# Reaction of alkyl bromide in presence of piperidine

What are the products of this reaction? I believe there'll be E2 elimination to give the products. Not sure. Help would be greatly appreciated.

The above is the product which I thought might be possible due to E2 elimination

In case there is carbocation formation, this might be the intermediate:

Could there be nucleophilic substitution?

• How likely is it that the secondary cation will rearrange to a more stable species? Apr 24 '18 at 16:16
• @Waylander I thought so, but given that reaction type isn't mentioned I wasn't sure about it. Also, Piperidine being a strong base might abstract Hydrogen for E2 Elimination Apr 24 '18 at 16:29
• Could the cyclopropane ring behave like a double bond, making this the analogue of an allyl bromide, and yielding R2NCH2CH2CH=CH-tBu by attack on a cyclopropyl CH2 and ring opening? Especially given the steric hindrance near the carbon bearing the leaving group. Apr 24 '18 at 16:51
• @user6376297 Won't that require a Carbocation formation? But a protic polar medium hasn't been mentioned Apr 24 '18 at 17:05

@User6376297 raised a question:

"Could the cyclopropane ring behave like a double bond, making this the analogue of an allyl bromide, and yielding $\ce{R2NCH2CH2CH=CH-tBu}$ by attack on a cyclopropyl $\ce{CH2}$ and ring opening?" Especially given the steric hindrance near the carbon bearing the leaving group.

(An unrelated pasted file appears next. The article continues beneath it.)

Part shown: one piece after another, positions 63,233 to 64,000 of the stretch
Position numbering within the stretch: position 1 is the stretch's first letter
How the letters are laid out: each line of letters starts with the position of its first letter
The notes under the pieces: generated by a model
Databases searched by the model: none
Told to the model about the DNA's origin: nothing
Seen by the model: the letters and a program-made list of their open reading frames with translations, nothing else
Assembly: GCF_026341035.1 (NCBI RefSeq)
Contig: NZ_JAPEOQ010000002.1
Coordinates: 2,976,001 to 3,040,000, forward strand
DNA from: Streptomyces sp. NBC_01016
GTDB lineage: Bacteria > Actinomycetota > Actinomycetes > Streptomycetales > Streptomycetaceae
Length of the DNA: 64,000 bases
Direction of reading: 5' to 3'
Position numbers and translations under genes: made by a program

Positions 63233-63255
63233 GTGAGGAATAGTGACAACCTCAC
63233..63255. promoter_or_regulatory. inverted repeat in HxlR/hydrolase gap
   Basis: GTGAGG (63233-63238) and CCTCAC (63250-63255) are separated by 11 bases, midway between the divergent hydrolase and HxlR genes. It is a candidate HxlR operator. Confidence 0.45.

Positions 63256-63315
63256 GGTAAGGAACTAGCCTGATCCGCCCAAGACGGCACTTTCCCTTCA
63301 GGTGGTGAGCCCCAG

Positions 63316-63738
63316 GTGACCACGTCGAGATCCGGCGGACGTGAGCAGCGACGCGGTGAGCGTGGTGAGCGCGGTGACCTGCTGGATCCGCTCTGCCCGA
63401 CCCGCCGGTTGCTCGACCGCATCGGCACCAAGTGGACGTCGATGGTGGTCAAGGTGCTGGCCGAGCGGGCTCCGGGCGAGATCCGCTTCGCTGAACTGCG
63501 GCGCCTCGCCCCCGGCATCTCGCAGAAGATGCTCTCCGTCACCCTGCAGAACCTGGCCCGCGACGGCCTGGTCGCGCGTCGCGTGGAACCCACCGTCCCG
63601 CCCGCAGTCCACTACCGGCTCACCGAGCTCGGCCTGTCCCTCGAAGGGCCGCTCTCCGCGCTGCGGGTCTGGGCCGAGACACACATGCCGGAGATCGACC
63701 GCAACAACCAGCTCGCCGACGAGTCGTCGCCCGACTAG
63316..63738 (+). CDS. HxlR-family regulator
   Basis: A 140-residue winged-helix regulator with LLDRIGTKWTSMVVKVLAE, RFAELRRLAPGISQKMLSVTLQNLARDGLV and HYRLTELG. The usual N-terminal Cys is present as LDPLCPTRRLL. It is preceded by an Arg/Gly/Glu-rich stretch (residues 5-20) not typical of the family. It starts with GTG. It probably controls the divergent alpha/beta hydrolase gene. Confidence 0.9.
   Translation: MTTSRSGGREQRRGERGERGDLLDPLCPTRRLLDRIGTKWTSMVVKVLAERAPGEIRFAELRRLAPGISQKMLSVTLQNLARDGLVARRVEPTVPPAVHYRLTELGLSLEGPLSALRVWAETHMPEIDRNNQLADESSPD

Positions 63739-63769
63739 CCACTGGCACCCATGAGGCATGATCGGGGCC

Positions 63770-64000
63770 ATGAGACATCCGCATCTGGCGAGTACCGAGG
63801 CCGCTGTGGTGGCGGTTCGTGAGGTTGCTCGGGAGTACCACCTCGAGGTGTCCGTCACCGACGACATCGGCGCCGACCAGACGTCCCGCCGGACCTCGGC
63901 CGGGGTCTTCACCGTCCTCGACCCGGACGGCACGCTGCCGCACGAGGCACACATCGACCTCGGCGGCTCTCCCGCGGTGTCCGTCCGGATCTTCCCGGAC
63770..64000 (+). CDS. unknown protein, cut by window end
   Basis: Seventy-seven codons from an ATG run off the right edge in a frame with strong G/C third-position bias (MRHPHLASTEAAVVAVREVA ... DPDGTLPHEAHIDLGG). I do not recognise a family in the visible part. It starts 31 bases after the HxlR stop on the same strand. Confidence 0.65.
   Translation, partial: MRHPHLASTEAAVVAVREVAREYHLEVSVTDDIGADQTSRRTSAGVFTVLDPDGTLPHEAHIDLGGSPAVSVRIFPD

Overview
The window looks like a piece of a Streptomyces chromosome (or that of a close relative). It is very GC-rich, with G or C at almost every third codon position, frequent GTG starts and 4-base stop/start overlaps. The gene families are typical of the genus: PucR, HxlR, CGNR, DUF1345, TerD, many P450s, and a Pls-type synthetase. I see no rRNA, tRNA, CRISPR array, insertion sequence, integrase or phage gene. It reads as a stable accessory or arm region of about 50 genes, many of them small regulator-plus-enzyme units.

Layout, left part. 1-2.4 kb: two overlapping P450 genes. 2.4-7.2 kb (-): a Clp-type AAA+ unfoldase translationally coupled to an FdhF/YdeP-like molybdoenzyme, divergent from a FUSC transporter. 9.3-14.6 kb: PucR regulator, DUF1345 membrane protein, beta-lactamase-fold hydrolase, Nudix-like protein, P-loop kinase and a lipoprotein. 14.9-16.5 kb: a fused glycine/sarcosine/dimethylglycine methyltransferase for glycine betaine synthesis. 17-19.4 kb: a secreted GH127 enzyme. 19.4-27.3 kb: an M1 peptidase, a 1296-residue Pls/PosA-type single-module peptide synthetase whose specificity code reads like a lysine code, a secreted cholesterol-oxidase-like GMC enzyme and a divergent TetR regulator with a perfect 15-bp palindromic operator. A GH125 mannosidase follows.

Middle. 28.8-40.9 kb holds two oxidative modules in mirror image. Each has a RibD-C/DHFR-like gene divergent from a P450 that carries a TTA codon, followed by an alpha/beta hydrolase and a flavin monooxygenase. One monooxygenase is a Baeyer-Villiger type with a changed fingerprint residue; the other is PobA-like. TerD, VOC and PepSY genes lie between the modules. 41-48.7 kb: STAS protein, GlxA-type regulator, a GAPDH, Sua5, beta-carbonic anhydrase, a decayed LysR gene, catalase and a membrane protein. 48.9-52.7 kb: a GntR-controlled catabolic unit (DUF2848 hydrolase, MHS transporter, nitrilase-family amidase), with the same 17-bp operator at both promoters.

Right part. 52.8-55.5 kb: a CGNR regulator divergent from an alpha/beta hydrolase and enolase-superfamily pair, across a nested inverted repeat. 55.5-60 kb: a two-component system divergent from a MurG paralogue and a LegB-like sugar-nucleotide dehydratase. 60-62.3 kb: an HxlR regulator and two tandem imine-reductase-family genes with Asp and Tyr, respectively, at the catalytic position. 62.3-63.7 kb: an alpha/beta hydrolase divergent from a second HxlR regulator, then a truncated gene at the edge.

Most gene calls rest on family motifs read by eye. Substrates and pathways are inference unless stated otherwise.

Indeed, that is the process going on in this case when the reaction was taken place in piperidine either at refluxing conditions or at room temperature. When (1-bromo-2,2-dimethylpropyl)cyclopropane (the alkyl bromide in question) was reacted in refluxing piperidine, it has yielded $88\%$ of (E)-1-(5,5-dimethylhex-3-en-1-yl)piperidine as a major product, which corresponds to the homoallylic analogue of the well-known SN2 process observed with allylic halide.

In addition, $8\%$ of 1-(1-cyclopropyl-2,2-dimethylpropyl)piperidine was also yielded as a minor product (Ref. 1 & 2). The authors claimed the formation of the minor product was not compatible with simple SN2 displacement due to the great steric hindrance imposed by the neighboring $\ce{t-Bu}$ and cyclopropyl groups, but the tight ion-pair mechanism (not separated by solvent) may explain the presence of SN2 product very well.

The percent yields of SN2' and SN2 products for the reaction at $\pu{25^\circ C}$ had been $73\%$ and $8\%$, respectively.

References:

1. Reaction of amines with cyclopropylcarbinyl halides: SN2' or solvolysis?: J. Org. Chem., 1985, 50(24), 4815–4821 (https://doi.org/10.1021/jo00224a033).

2. Homoallylic substitution reaction of piperidine with 1-bromo-1-cyclopropylalkanes: Tetrahedron Lett., 1983, 24(46), 5031–5034 (https://doi.org/10.1016/S0040-4039(00)94033-4).